[Dixielandjazz] Musician Earnings

Steve barbone barbonestreet at earthlink.net
Mon Oct 11 12:01:11 PDT 2004

For those on the list like Randy Fendrick who also play in symphonies, you
will find this interesting.

Although both OKOM and Symphonic orchestras are struggling to make a profit,
the money seems to be available for "classical" musicians. Herein is a good
reason for some players to be members of the AF of M. ;-) VBG

Steve Barbone

October 11, 2004 - NY Times

Orchestra Reaches Agreement on Contract

he musicians and management of the New York Philharmonic have agreed to a
new labor contract on the eve of an 18-day tour in Asia.

The contract raises salaries at six-month intervals so that by the end of
the three-year agreement, in 2007, the Philharmonic's minimum wage, now
$103,000, will rise to $113,360. However, the orchestra will no longer be
the highest paid in the country, lagging slightly behind the Boston

The agreement leaves three of the so-called Big Five orchestras in a state
of labor disarray: those in Chicago, Cleveland and Philadelphia.

Both sides expressed happiness with the Philharmonic deal yesterday, and
pointed out that negotiations had been relatively amicable compared with
sometimes bitter relations in those cities. The financially healthy Boston
Symphony is in the second year of a cushy contract.

The new Philharmonic contract also builds in a certain measure of
procrastination. The largest raises come only toward the end of the three
years, and the parties have put off discussing pensions until next season.
The players will be granted extra salary bumps if the orchestra does not
increase pensions over $60,000, said Dawn Hannay, the chairwoman of leader
of the players' committee. Retirement benefits are a major concern for the
musicians of the New York Philharmonic, where the pensions are now $53,000,
compared with $65,000 in Boston and $63,000 in Chicago.

"We feel that it's a good agreement given the situation around the country,"
Ms. Hannay said, though the increases were below what the players were used
to. "This is the first time that we've actually settled for less than
another major orchestra," she said. However, "It's a fair settlement given
the situation," Ms. Hannay said. She pointed to the fact that the
Philharmonic was running a deficit and had to inject $10 million in August
to stabilize the pension fund.

The musicians were also happy that Philharmonic management did not make
"draconian" demands as other orchestras have, including personnel and
pension cutbacks, Ms. Hannay said. "They decided not to go along with the
herd in that," she said, adding that she hoped the settlement would give a
boost to the New Yorkers' colleagues in Chicago, Cleveland and Philadelphia
in their negotiations. "It was at the top of our minds," she said.
Orchestras around the country have been facing deficits, shrinking
endowments and weak ticket sales.

The New York players voted to approve the contract on Saturday night, nearly
three weeks after the previous one expired.

Philharmonic officials said delaying raises and pension talks was intended
to buy time to deal with financial issues and audience building.

"On first look, someone from the outside might say, 'Uh-oh, we're just
postponing the inevitable,' " said Paul B. Guenther, the orchestra's board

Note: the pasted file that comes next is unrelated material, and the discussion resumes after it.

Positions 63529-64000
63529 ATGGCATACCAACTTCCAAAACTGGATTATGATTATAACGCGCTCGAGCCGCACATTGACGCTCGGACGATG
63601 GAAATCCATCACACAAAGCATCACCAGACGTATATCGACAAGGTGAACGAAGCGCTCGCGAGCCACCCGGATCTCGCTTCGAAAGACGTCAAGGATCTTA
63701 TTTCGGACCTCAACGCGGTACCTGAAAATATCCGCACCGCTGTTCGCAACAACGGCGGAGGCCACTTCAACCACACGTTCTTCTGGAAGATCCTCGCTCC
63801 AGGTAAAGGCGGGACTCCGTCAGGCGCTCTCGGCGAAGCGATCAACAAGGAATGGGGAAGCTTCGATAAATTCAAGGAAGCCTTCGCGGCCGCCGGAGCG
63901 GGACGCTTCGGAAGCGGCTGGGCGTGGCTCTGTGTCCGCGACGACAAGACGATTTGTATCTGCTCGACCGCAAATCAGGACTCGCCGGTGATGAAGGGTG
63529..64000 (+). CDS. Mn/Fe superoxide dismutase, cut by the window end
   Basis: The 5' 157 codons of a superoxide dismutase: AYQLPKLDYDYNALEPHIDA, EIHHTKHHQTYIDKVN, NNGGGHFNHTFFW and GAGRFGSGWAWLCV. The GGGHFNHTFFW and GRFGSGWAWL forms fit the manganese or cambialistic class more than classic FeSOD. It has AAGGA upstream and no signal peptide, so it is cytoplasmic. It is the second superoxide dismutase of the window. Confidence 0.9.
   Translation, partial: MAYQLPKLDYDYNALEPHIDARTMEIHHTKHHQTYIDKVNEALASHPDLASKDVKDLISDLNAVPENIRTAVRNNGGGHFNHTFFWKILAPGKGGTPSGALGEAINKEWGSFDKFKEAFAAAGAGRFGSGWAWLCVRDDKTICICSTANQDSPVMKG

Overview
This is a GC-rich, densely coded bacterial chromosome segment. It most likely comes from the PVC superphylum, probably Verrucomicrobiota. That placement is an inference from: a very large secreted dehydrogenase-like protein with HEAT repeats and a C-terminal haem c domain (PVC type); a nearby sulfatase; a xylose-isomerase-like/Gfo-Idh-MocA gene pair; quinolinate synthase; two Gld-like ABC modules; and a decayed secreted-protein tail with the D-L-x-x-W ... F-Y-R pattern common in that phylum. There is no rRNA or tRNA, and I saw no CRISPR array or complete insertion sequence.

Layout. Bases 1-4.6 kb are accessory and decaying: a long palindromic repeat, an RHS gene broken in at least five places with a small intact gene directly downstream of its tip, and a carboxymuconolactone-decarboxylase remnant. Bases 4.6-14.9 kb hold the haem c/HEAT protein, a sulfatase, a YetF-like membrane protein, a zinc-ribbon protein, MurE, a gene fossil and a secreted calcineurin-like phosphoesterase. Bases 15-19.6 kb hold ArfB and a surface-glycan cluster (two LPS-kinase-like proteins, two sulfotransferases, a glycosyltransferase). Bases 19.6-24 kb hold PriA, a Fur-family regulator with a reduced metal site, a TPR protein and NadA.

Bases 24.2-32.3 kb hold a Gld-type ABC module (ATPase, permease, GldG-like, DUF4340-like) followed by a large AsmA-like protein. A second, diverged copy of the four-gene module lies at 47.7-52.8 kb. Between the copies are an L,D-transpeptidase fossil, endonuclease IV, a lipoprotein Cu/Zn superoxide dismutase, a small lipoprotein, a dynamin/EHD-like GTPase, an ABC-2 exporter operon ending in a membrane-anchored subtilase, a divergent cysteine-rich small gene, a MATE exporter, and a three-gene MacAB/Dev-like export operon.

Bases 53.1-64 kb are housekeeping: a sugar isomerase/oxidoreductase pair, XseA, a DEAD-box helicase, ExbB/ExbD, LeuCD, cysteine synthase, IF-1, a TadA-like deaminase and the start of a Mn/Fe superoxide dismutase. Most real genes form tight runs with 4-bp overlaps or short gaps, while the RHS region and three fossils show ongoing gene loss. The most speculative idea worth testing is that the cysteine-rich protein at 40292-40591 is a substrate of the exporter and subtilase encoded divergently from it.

chairman. "We don't feel that way at all." The orchestra now has breathing
room, he said, to deal with its deficit (currently projected at just under
$1 million), cut costs, raise more money and figure out ways to increase the

"The contract's done," he said. "Now we can focus on those needs." He cited
the orchestra's summertime series of lighter fare and popular "Candide"
performances last season as examples of ways to increase revenue.

Regarding pensions, Zarin Mehta, the orchestra's president, said, "The
economy and everything is so uncertain, we didn't feel like at this stage
making a major commitment," and added, "We wanted to be as much in control
as we could have with that figure."

The agreement also called for changes in working and touring conditions. One
of the work rule changes was extending the amount of time the orchestra
stays in a city while on tour, to reduce the number of one-stop concert
dates, for example. As for health insurance, musicians will have to bear
higher co-payments and deductibles. They also agreed to another increasingly
common feature of recent orchestra negotiations, a free fund-raising
concert. Life, disability and insurance benefits improved, the orchestra

The Philharmonic's previous pact was for six years, which resulted in a long
period of labor peace. Coincidentally, contracts in Chicago, Cleveland and
Philadelphia also expired just ahead of this season, and negotiations there
are continuing.

Musician income is usually far higher than the minimum, depending on
overtime, extra fees and individually negotiated deals by principal chairs.
Among the 52 American orchestras in the International Conference of Symphony
and Opera Musicians, the average salary is $57,000. About five musicians
earn more than $300,000, 24 in 11 orchestras make more than $200,000, and
about 100 in 19 orchestras earn more than $150,000, the conference said.

The Philharmonic players were leaving today for a tour of South Korea and
Japan. At least one member of the orchestra said the players might have
stayed home if the deal was not settled, although others said that threat
was not serious. The Philadelphia Orchestra put aside strike plans in
September, perhaps mindful of last week's gala concert at Carnegie Hall,
where they opened the season with a taped performance for public television.

"We wanted to make sure everything was done before we went on tour so we can
all concentrate upon what's happening in next three weeks," Mr. Mehta said. 

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